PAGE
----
Public Space as Public Sphere
The Front Steps of New York’s City Hall
The only thing consistent about this policy is that the mayor doesn’t want critics on what he thinks are his steps, but are really the people’s steps.
—Norman Siegel, former executive director, New York Civil Liberties Union
The very reason laws exist in the first place is so that people’s rights can be protected and that includes the right not to be disturbed, agitated, and abused by others.
—Rudolph Giuliani, former New York City mayor
The front steps of New York’s City Hall appear as an ideal model of a public space: a public property where groups may gather to criticize decisions of elected officials in full view of others. If we imagine Nancy Fraser’s idea of the public sphere as the place where members of a public formulate and deliver messages regarding public issues to those officials who should be held accountable, then there can be no more important location for these activities in New York than City Hall’s front steps. The design of the steps of City Hall encourages a very particular kind of civic engagement. Press conferences and demonstrations are different from letters, petitions, phone calls, and hearing testimony. They are more akin to theater and performance: visibility is key, making design all the more important.
The steps’ design supports this function by providing a physical setting for the nonphysical public sphere. Even in the absence of speech or protest, the steps evoke their function: if a park looks like a field waiting for a soccer team, the steps of a city hall look like a platform waiting for a speech. When viewed as part of an ensemble, with City Hall’s facade and the open plaza below, the steps can be seen as a stage, the facade as a dignified backdrop, and the plaza as a place from which to view and comment upon the
But while the steps appear through design as an ideal melding of public space and public sphere, their contemporary history indicates that this hybrid is, because of its very potency, a fragile construct. Sites like the front steps of City Hall carry a high political charge. They are the perfect location for demonstration and protest, but they are also the perfect location for government-sponsored spectacle. Accommodating both activities is not a simple problem of scheduling; each often acts against the other. A mayor holds events on the front steps that promote her public image, perhaps by welcoming foreign dignitaries or successful athletes. By presenting information critical of her policies, a nonprofit holds events on the front steps to challenge the mayor’s public image. Because the distance between two such kinds of actions—promoting government officials and protesting government decisions—is often so great, and because challenges to a government official’s image are often perceived as a threat, officials set out restrictive policies to impede their critics’ actions. Through these policies even the best-designed public spaces can cease to serve the purposes of a public sphere.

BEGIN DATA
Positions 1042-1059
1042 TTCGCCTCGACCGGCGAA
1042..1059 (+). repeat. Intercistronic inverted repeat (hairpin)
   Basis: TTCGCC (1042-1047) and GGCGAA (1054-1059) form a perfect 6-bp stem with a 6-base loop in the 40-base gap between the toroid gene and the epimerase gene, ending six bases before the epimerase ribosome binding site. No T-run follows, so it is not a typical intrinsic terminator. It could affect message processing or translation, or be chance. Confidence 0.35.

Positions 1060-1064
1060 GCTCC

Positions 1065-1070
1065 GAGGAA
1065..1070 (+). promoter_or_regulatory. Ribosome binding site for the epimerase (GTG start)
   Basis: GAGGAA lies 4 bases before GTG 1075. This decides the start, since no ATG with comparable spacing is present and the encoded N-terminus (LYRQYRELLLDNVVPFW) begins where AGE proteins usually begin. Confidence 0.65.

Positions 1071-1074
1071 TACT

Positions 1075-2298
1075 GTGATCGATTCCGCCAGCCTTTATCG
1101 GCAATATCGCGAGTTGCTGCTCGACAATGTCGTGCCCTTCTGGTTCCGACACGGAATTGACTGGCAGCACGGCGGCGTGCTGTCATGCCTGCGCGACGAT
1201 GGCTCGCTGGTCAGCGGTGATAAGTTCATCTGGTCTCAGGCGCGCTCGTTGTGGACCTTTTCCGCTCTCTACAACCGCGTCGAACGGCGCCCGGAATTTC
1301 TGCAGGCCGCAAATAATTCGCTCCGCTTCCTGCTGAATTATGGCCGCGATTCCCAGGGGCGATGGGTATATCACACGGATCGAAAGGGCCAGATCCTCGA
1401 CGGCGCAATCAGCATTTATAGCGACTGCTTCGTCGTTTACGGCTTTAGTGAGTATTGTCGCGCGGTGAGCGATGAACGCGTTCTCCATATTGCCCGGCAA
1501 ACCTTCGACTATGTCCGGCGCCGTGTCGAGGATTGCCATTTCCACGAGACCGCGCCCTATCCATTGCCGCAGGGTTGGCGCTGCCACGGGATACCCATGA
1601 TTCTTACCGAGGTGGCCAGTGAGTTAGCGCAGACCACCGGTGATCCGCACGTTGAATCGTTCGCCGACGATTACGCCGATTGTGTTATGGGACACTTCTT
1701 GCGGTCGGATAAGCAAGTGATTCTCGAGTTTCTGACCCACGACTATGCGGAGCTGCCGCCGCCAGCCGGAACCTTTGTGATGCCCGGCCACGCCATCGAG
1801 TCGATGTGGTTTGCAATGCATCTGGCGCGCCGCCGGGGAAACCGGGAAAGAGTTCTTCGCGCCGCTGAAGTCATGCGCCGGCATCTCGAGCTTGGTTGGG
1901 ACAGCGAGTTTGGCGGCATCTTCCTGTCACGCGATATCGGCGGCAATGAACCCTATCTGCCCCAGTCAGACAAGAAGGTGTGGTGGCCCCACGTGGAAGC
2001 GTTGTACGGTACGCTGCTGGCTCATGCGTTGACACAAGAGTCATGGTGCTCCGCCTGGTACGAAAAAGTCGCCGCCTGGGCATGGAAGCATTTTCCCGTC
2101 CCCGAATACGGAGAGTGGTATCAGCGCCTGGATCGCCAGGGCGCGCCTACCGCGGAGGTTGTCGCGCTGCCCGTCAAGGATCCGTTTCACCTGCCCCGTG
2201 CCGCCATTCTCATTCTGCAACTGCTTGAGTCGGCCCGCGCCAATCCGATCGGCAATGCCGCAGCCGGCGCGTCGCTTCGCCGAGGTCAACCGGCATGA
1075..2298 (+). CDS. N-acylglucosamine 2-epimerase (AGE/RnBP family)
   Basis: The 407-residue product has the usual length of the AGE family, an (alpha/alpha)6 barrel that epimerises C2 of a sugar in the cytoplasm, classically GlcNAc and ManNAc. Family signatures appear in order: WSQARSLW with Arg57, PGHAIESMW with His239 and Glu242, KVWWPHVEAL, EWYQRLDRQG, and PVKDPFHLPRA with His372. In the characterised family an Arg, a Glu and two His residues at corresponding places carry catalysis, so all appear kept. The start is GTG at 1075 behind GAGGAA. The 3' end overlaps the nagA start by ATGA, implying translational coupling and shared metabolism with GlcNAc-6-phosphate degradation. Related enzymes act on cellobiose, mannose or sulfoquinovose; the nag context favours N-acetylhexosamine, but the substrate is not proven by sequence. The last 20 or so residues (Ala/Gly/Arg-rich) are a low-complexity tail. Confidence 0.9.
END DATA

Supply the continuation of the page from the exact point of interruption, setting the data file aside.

The Public Life of City Hall
The importance of the front steps of City Hall as a public space in New York City cannot be underestimated. Over the past two centuries, the steps have been the physical setting for press conferences, demonstrations, the celebration of military victories, the mourning of soldiers and heads of state, and other less overtly political events like mini circuses with real elephants, exhibition boxing matches, and send-offs for city choruses set to travel abroad.
New York’s City Hall1 sits in the southern portion of Manhattan. Its design was the result of a competition won by John McComb Jr. and Joseph Mangin.2 At the time of its construction between 1803 and 1812, City Hall marked the northern reaches of the city. If the edges of the island of Manhattan reached out into the rivers in a riddled mass of piers and marshes and boats, City Hall marked the northern boundary, turning its best face to the city. The building is part of a complex consisting of the building, a forecourt, and a park, all of which were carefully bound by neatly wrought iron fencing. The front of the building (the south side) was clad in marble at great
A photo of City Hall from 1835 shows the building and its large fenced park flanked by a wide sidewalk. The building’s design is straightforward: the main facade includes broad stairs topped with a portico, an additional story and gallery, and a belvedere topped with a copper dome. Two identical wings that extend to the south flank the central portion of the building, creating a shallow courtyard around the steps. The wings give a sense of solidness to the overall structure, anchoring it to its site. The facade also conveys solidness. The regularity of the windows and the orderliness of the columns appear reasoned. The building is not laden with ornament but appears almost regal, particularly in comparison with the places where most New Yorkers of the time spent their days.
The interior of the building is no less impressive. Beyond the lobby is the rotunda, with a grand circular staircase capped by a glass-domed skylight that is supported by ten Corinthian columns. The walls are decorated with 120 portraits of statesmen, former mayors, and military heroes. Figures from the War of 1812 are well represented; this war produced “a new hero daily,” and at the time City Hall needed portraits.4 Also included in the portrait collection are Thomas Jefferson and a number of former city mayors, including John Lindsay, Edward Koch, and David Dinkins.5
Photos from the Municipal Archives of the city of New York, the City Hall Library, and newspaper articles illustrate nearly 200 years of spectacles, protests, press conferences, and demonstrations on the front steps of City Hall and in City Hall Park. One of the most elaborate events was the spectacle following the death of President Abraham Lincoln. Though New York residents rejected Abraham Lincoln by a two-to-one margin in the 1864 election, they “embraced him”6 after his assassination. Descriptions give a sense of the sheer scale of the event: